by MJ Ryan
I’ve come to understand that change fundamentally only requires three things: desire—I really want to do this; intention: I am going to do this; and the most important one, persistence: I’m going to keep doing this no matter how many times I screw up. Persistence is the hardest one—it’s so easy to give up when we goof up. But if our desire and intention is strong, we forgive ourselves and begin again, no matter if it’s for the one thousandth time. These six suggestions can help:
Monitor Your Behavior
Research shows that when you monitor your behavior in writing, you’re more likely to do better. That’s because monitoring is a key to self-regulation, the capacity to do what it is you say you want. Monitoring can take the form of a food diary, counting the number of times you keep your temper in a day, logging the successes you’ve had with not worrying, etc.
Focus on the Horizon
Take a tip from high performance athletes. Look at how far you’ve come, not how much you have left to do. Scientists call this the horizon effect. It creates encouragement—“I’ve done twice as much as a week ago!” and builds determination—“I’ve made it this far; I might as well keep going.” Focus on the ten pounds you did lose; the closet you managed to clean; the $1,000 debt you’ve wiped out; the evening you carved out for yourself. Don’t forget to ask yourself how you’ve accomplished the task so far, so you can mine your success for ideas on how to keep going.
Take It One Choice At a Time
When we think about changing something in ourselves, it can feel overwhelming. But in truth, our entire lives are constructed of the minute-by-minute choices we’re making, many of which we’re not even aware of. As Gary Zukav reminds us, “An unconscious choice is a reaction…A conscious choice is a response.” Bring your choices to consciousness. If you’re having trouble sticking to your change, for a day, try this practice: when you’re doing the bad old thing, stop and say, “I’m choosing to: eat this dessert, not work out, stay at the office to finish this project, blow up, look at my email rather than clean my desk, etc. Do you like yourself when you make this choice? You can choose differently, moment to moment. The next day, make the positive choice visible to yourself: I’m choosing to throw this catalog away rather than go on a spending spree; I’m choosing to take a few calming breaths before speaking. The more you focus on the positive choice you can make this very day, without worrying about forever, the more you will live yourself into the new habit.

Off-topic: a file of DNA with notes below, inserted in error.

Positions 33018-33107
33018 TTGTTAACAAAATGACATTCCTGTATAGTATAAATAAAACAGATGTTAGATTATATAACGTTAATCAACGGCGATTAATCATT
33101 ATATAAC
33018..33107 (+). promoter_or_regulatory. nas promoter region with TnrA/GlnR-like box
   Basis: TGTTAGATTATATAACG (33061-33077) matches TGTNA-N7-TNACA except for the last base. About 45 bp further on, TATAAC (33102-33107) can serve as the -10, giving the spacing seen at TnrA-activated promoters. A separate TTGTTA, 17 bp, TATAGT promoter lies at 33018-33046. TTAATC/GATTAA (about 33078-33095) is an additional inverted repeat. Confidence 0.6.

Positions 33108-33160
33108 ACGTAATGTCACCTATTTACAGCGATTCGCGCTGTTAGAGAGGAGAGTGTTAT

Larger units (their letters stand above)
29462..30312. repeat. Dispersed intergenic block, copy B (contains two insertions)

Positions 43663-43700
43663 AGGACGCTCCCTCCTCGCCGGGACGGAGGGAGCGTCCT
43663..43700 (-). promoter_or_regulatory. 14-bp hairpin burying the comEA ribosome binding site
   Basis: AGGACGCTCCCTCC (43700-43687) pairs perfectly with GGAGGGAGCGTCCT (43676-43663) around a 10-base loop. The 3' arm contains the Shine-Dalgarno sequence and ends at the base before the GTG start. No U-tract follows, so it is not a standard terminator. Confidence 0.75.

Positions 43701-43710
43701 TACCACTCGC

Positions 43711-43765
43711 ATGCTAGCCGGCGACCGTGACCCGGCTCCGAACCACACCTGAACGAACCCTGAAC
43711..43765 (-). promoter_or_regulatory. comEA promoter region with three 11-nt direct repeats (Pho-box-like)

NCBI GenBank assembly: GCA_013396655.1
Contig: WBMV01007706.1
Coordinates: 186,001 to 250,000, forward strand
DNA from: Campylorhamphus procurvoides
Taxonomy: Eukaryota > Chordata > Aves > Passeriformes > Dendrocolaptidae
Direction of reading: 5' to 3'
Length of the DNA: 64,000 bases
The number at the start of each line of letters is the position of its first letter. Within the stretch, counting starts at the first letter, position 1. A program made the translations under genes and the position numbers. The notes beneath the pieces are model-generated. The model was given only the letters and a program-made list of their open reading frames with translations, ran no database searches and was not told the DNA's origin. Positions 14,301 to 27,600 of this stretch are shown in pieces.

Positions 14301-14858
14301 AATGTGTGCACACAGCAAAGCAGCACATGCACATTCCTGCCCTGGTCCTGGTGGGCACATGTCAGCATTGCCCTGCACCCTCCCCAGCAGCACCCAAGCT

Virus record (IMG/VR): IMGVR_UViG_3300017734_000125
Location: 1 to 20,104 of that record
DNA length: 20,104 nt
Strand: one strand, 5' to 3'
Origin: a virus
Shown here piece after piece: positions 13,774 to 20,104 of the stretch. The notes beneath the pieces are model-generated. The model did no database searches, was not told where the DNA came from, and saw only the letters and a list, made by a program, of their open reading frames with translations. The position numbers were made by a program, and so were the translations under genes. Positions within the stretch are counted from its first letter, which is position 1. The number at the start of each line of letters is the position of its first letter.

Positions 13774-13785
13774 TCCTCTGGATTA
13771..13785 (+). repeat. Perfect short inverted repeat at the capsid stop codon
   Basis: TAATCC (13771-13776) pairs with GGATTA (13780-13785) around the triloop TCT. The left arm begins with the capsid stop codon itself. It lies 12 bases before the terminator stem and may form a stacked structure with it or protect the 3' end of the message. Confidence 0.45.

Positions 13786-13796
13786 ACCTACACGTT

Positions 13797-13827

Find Someone Who’s Doing What You Want and Imitate Them
I have a friend who wants to lose weight. When we’re together she says, “I’m going to watch what you eat and follow suit.” When I set out to become more kind, grateful, and generous, I made a study of people I knew who had those qualities and tried to do as they did. It can be useful to read books or listen to tapes. But when it comes to changing human behavior, there’s nothing that beats good old-fashioned role models. Babies learn by imitation; why shouldn’t adults? The more you intentionally watch those who are living the habit you desire, the more you have to draw on when you are by yourself. Watch and learn—and don’t be afraid to ask questions: How do you get all of your work done and still have time for your family? What makes you able to take risks? Most people love to teach if given the opportunity.
Teach It to Someone Else
A great way to really cement a new habit is to become a mentor. I was reminded of this the other day when a client of mine, who’d come to me to learn patience, said, “You’d be so proud of me, M.J. I was helping an employee of mine be more successful and I found your words coming out of my mouth. I realized how much I’ve learned about patience, and my teaching reinforced the merits for me.” One crucial tip to make this as effective as possible—whatever you suggest to someone else, practice yourself. In other words, be sure to take your own advice on the topic. It’s a way to really walk the walk.
Treat Yourself Kindly
“Anything you know you forget. It’s all about getting confused and getting unconfused.” That’s a piece of wisdom from Buddhist teacher Sylvia Boorstein to remind us that we’re doing the best we can. We will mess up or forget. When we do, our task is to hold ourselves in love. You and I are human beings dealing with the challenges of growth. When we treat ourselves with kindness, we don’t collapse into shame or guilt, but can try again with greater wisdom for having faltered.